David Rosenberg on the Economy

David Rosenberg is out with a good post that takes on the double dip theme that everyone is talking about.  As you would expect, he has a bearish spin. To the degree you want counterfactuals, I really like what Morgan Stanley has to say in their research piece "Just Say No to the Double-Dip."  The bottom line for me is that a double dip is not a done deal. It is a worry and it is my baseline given the political environment. But, double dips are rare and there is nothing yet which says it’s definitely going to happen.

Since everyone is focused on the ECRI data, here’s what Rosenberg says about it:

We discuss the ECRI weekly leading index below and recall how it dipped below zero in August 2007 and Mr. Market still rallied for another six weeks and hit the all-time peak six weeks later. The message here: keep your eyes on the road in front of you; let the folks on Bubblevision gaze at the rear-view mirror.

Clearly what Rosenberg is saying is that the data are not in double dip range but they are getting close. He sees –10 as the number to watch but he does give double dip an insanely large 80% probability. In a fuller explanation, he says the following under the section header "Double Dip, Anyone?:

The smoothed ECRI leading economic index fell in the opening week in June for the fifth week in a row and now down in nine of the past ten. The index, went from +0.3% to -3.5%, the weakest it has been in a year. After predicting the V-shaped recovery we got briefly in the inventory-led GDP data when the index soared off the bottom in late 2008, at -3.5%, we can safely say that this barometer is now signalling an 80% chance of a double-dip recession. It is one thing to slip to or fractionally below the zero line, but a -3.5% reading has only sent off two head-fakes in the past, while accurately foreshadowing seven recessions — with a three month lag. Keep your eye on the -10 threshold, for at that level, the economy has gone into recession … only 100% of the time (42 years of data).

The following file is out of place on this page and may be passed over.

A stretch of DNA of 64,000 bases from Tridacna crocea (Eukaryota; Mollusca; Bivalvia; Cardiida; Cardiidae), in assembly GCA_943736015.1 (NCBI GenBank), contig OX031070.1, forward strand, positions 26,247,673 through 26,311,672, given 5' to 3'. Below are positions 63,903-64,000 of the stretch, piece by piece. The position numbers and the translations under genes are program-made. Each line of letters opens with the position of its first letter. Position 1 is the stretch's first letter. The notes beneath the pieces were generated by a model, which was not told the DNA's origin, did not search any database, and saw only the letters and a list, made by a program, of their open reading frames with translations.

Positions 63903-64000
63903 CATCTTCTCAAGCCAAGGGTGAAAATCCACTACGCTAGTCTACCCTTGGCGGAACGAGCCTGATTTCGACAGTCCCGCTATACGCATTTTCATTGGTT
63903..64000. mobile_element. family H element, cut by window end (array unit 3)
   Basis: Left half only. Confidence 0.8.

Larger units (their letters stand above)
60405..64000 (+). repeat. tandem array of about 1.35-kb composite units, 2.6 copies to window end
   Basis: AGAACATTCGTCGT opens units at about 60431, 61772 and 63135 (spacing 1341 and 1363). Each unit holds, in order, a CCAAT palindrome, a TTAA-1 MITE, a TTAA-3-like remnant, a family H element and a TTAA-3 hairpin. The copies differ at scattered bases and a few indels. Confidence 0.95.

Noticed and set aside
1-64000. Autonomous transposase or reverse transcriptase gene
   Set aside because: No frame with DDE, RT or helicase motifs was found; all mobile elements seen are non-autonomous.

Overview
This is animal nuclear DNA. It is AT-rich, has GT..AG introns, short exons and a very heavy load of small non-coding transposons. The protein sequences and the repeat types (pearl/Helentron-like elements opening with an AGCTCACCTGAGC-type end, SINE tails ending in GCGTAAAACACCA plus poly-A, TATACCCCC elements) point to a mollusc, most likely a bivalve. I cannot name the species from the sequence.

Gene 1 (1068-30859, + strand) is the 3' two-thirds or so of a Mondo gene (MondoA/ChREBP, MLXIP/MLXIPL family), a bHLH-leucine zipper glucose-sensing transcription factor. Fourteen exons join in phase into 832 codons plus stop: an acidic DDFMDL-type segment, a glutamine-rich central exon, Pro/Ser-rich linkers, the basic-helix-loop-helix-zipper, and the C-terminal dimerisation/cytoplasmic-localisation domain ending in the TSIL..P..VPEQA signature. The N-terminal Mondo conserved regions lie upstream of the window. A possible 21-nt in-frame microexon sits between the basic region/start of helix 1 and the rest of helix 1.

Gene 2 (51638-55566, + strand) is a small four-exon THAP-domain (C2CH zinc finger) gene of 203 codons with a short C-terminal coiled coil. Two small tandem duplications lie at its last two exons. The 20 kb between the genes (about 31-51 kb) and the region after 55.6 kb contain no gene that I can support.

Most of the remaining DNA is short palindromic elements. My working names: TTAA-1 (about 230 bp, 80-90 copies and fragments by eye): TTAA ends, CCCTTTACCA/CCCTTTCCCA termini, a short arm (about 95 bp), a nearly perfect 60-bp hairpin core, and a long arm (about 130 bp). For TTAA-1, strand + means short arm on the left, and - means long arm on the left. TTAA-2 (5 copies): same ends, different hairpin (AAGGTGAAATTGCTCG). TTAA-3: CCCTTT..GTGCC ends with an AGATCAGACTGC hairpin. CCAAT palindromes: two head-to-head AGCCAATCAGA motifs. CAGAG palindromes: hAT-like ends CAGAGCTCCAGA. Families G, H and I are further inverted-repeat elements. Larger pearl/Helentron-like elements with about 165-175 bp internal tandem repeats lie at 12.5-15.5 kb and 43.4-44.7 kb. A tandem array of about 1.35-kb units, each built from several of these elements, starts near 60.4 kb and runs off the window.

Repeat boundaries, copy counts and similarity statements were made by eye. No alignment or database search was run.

Double-dip watch: The ECRI weekly leading index has now swung from +0.3% to -3.5% for the week ending June 11.

Suffice it to say, when the ECRI was drifting lower in 2007, it got to -3.5%, where are we are now, in November and unbeknownst to the consensus at the time that a recession was only one month away. Remember that the economics community did not call for recession until after Lehman collapsed — nine months after it started; and go back to 2001, and the consensus did not call for recession until after 9/11 and again the economy had been in recession for a good six months). We should probably point out here that real M3 has contracted at the fastest rate since the early 1930s, as John Williams has published, and declines in the broad money measured has foreshadowed every recession in the past seven decades.